• Rick Wimberly

Myth: RFPs drive government business.

Updated: Jun 30, 2021


Lots of folks believe that RFPs (or bids, requests for proposals, whatever) drive government business development and securing government contracts. It’s simply a myth.


Business owners hear about people getting rich winning government contracts and becoming government contractors. They hear about the huge amounts of money the government is spending through government bids. They want in on the action, and think the main thing they need to do to become a government contractor is respond to government bids after perusing government contract databases. Even experienced government business bosses think responding to RFPs is how they’re making money. They are wrong!


We work with a client who, for more than thirty years, earned an impressive record of winning procurement. Their win rate is well over 80%. (We didn’t believe it when we first heard it.) Meantime, we know another company with a win rate of less than 10%. Both bid on hundred-thousand-dollar plus contracts. Both have strong credentials and impressive stories to tell. Both are priced competitively.


Here’s where they are different: the winning company will not submit a proposal to try to win a government contract through an RFP unless they have an established relationship. And, they believe they shouldn’t respond…unless they’ve been involved well before the RFP was even issued. The losing company will bid on virtually any opportunity where they could possibly meet the specifications…prior relationship or not.


Imagine the difference in efficiency and effectiveness. Enormous amounts of time and energy are expended in the RFP-oriented company, (the 10-percenter). Lead generation, relationship building, and product development suffer because everyone is too, air quotes here, “busy”. After all, there’s an RFP deadline approaching.


In the less RFP-oriented company (the 80-percenter), emphasis is placed on understanding needs early on, establishing strong value propositions, proving themselves at every turn, and…this is a big one…gracefully walking away when they cannot help or cannot win.


And, here’s the deal: The 80-percenter is growing. The 10-percenter is not. It’s even shrinking.


Don’t misunderstand. Responding to government RFPs is certainly a requirement for winning government contracts… and doing it effectively is both an art and a science. You won’t be able to eliminate RFP responses completely…however, if the bulk of your opportunity strategy is built around uncovering and responding to RFPs, yours will be a rough ride.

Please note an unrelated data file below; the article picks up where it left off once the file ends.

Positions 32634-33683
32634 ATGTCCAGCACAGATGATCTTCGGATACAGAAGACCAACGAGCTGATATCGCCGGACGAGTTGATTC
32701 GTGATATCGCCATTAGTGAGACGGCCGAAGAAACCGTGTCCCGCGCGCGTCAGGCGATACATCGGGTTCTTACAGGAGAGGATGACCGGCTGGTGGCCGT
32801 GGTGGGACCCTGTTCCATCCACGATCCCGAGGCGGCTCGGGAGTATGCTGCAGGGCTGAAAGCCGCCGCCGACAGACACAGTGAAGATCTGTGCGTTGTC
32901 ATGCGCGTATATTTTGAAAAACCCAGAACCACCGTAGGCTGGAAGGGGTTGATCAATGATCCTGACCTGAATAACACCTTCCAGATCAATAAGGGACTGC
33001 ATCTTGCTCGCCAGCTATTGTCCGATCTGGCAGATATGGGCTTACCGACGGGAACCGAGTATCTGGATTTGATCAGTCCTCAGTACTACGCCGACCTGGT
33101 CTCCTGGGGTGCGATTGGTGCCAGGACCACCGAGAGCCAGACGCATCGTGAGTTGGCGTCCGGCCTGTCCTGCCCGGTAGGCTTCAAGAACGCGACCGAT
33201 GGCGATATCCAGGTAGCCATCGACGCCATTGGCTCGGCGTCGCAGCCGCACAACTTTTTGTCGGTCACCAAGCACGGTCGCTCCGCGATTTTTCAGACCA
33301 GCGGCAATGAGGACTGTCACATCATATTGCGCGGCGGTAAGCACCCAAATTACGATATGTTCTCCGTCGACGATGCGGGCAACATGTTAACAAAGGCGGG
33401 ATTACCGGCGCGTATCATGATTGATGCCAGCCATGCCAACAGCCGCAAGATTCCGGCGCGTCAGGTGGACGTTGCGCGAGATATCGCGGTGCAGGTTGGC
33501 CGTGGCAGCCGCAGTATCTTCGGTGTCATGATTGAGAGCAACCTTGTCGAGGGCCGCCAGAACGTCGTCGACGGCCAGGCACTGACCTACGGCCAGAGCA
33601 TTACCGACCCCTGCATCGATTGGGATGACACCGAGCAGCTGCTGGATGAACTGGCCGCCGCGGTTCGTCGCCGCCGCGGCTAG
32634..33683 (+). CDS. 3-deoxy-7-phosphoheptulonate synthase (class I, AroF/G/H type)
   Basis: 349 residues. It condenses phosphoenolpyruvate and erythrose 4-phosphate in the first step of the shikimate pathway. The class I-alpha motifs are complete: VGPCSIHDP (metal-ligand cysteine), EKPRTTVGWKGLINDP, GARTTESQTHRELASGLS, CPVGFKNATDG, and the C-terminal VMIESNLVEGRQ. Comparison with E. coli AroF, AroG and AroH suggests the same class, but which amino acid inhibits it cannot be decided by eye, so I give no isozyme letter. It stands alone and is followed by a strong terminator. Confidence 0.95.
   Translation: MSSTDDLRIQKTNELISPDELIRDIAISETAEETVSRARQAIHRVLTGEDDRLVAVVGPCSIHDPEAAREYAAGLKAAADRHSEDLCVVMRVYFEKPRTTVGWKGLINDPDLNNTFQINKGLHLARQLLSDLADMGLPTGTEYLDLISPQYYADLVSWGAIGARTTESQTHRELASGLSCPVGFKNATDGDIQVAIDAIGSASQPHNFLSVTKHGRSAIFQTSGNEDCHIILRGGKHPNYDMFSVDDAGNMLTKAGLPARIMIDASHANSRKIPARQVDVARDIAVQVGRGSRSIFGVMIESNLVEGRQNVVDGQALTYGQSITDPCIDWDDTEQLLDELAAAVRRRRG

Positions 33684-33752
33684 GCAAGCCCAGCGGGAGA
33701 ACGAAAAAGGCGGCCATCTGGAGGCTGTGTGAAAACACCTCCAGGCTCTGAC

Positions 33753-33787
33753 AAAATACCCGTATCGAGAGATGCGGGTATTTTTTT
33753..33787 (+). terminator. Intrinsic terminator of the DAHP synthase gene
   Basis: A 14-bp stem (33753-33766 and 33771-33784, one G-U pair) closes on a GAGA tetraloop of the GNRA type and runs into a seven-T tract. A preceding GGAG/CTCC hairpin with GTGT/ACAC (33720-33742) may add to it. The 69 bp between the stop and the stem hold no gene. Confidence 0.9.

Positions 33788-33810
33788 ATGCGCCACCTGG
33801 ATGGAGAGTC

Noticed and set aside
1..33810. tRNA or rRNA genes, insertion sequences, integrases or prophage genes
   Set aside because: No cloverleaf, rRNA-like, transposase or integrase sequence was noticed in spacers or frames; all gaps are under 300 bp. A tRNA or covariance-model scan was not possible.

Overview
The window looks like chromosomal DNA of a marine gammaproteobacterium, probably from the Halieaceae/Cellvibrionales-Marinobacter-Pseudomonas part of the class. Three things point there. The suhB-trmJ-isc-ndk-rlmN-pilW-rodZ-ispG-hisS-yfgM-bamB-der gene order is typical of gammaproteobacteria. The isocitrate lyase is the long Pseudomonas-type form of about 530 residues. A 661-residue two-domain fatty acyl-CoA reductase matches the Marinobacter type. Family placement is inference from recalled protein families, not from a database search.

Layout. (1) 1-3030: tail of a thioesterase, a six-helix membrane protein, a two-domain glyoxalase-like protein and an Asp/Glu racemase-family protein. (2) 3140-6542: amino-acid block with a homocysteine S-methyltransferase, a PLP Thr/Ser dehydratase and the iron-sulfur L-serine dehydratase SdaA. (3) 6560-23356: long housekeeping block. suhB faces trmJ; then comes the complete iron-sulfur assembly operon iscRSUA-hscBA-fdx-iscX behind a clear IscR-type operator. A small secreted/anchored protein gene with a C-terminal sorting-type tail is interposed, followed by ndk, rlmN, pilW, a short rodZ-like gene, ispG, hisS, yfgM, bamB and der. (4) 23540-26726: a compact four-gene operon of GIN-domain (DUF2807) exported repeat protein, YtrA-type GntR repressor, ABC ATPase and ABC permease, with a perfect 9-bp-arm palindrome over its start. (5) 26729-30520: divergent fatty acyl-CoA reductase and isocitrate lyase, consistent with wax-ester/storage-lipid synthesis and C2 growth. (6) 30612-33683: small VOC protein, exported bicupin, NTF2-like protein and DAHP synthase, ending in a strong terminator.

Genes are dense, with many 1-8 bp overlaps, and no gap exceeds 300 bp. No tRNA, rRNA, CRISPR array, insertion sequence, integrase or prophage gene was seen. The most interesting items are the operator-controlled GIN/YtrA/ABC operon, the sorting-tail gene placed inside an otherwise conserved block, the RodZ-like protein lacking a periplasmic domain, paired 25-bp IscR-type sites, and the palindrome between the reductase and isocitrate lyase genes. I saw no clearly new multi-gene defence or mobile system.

By the time a bid is published, contract specifications and requirements are set in stone. You’re probably already too late to the party. The government won’t admit it, but often preferences for a certain vendor have been established. Plus, by the time it gets to bid, all of your competitors have the same information at the same time as you do. Even if you manage to ask a question, it’s likely your question and the answers will be provided to your competition. Not the ideal situation.


Nope, our real goal is to get in front of prospects BEFORE contract technical specifications are developed so we can have an impact on the requirements before they’re locked in.


So, you’re probably wondering, how do you get in the door before the RFP is issued? Well, it’s all about relationship-building. Yes, you can do that in government. When we talk about relationships in the local, state and federal government space, we’re not talking about making buddies and BFFs. We’re talking more about relationships that genuinely serve the mutual needs of everyone involved. They don’t have to be especially friendly relationships, but they do need to be ones where a foundation of trust has been forged and a structure of reliance and competence has been built.


“Isn’t that true of selling to anyone?” you ask.

Yes, you’re right… to some degree…but it’s more acute in government contracting. People in a position to buy something for the government are not risk-takers. In the first place, they generally take very seriously their duty to spend tax money wisely. Those who don’t do so won’t stay in a position-to-buy long. They may not lose their jobs. They may not be demoted. They may not even know they’ve lost their clout…but lose it, they will.


Government buyers…and when we say buyers, we don’t mean just the people who have “buyer” or procurement in their title; we mean anyone involved in the process know that, if they make a mistake, it will not be a quiet mistake. People will know. And, they know their mistakes will stick… even if they do well later. Since government moves at a slower pace than the private sector, when a mistake is made, it takes longer for people to forget about it.


Because of this, it only makes sense that folks in the government want to do business with people and companies they trust. And, that trust only comes through positive relationships…sometimes made over years, and others made pretty fast.


This is important. Re member the nature of these folks, and work to build relationships with them. How do you do that? You might be surprised. We’ll take a look in future posts, or in our podcast Myths of Selling to Government, which is available, well, everywhere, or our book Seven Myths of Selling to Government, available through Amazon.

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